Hong Kong experts report first case of coronavirus reinfection, suggesting second encounter may be possible
However, the World Health Organization said it was too early to draw conclusions from a single case, calling for more studies
A man in his 30s has tested positive for the new coronavirus again after recovering from the first episode. It the world's first documented case of reinfection, according to researchers from Hong Kong. The report raises questions on whether recovered patients can stay protected from the new coronavirus.
"Our findings suggest that SARS-CoV-2 may persist in the global human population as is the case for other common-cold associated human coronaviruses," they said in a statement. However, the World Health Organization said it was too early to draw conclusions from a single case.
The man did show any symptoms the second time. “This is no cause for alarm — this is a textbook example of how immunity should work,” Yale School of Medicine professor Akiko Iwasaki wrote in a tweet. “While immunity was not enough to block reinfection, it protected the person from the disease.”
A first case of #COVID19 reinfection from HKU, with distinct virus genome sequences in 1st and 2nd infection (142 days apart). Kudos to the scientists for this study.— Prof. Akiko Iwasaki (@VirusesImmunity) August 24, 2020
This is no cause for alarm - this is a textbook example of how immunity should work.
The 30-year old tested positive for Covid-19 in the last week of March. He was subsequently hospitalized and treated. Four-and-a-half months later, he was screened for the virus at the Hong Long airport after his visit to Europe. His tests came back positive. The study is accepted for publication in the journal Clinical Infectious Diseases.
This, however, is not the first time that reports of coronavirus reinfections have surfaced, but the evidence was either flawed or anecdotal. Now, experts from Hong Kong performed genomic sequencing to study the differences between the virus strains behind the two infections.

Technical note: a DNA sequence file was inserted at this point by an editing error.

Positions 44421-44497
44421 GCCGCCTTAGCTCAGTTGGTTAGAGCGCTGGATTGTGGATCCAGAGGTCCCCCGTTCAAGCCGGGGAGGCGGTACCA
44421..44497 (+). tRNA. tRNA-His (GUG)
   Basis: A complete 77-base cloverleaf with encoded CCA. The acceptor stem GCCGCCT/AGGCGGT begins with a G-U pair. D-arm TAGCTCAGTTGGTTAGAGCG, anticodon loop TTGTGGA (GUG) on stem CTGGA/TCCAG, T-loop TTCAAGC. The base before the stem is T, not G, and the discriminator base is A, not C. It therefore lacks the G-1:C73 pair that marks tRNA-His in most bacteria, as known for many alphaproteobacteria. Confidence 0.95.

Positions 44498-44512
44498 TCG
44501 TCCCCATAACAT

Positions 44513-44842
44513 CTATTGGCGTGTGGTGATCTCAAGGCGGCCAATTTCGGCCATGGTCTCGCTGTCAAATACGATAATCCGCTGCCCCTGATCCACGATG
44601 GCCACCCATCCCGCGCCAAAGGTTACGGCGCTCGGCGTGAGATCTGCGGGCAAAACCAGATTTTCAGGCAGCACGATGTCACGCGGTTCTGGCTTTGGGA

Their analysis showed both infections were caused by different strains. “Our results prove that his second infection is caused by a new virus that he acquired recently, rather than prolonged viral shedding," Dr Kelvin Kai-Wang To, a clinical microbiologist at the University of Hong Kong, told The New York Times.
"The report from Hong Kong of a re-infection in a man by Covid-19 that was genetically different from the first infection should not be too surprising. It is, however, important that this is documented," Prof Paul Hunter, Professor in Medicine, The Norwich School of Medicine, University of East Anglia said in a statement distributed by the UK-based Science Media Centre.
What do these findings mean? Researchers from Hong Kong said attaining herd immunity through natural infection is unlikely to stop the pandemic. “Although it is possible that subsequent infections may be milder than the first infection, as for this patient. Covid-19 will likely continue to circulate in the human population as in the case of other human coronaviruses,” the researchers said in a report. Agreeing with them, Dr Iwasaki said that vaccination is the only safe and effective way to achieve herd immunity.
More studies needed
Experts have called for more research. "There's been more than 24 million cases reported to date. And we need to look at something like this on a population level. And so it's very important that we document this -- and that, in countries that can do this, if sequencing can be done, that would be very, very helpful. But we need to not jump to any conclusions," Maria Van Kerkhove, the World Health Organization's technical lead for coronavirus response and head of the emerging diseases and zoonoses unit, said during a press briefing.
Lastly, while this is a good example of how primary infection can prevent disease from subsequent infection, more studies are needed to understand the range of outcomes from reinfection. (end)— Prof. Akiko Iwasaki (@VirusesImmunity) August 24, 2020
Dr Jeffrey Barrett, a senior scientific consultant for Covid-19 Genome Project at the Wellcome Sanger Institute, also agreed. In a statement, he said, it is very hard to conclude anything from a single observation. "This may be very rare, and it may be that second infections, when they do occur, are not serious (though we don’t know whether this person was infectious during their second episode).”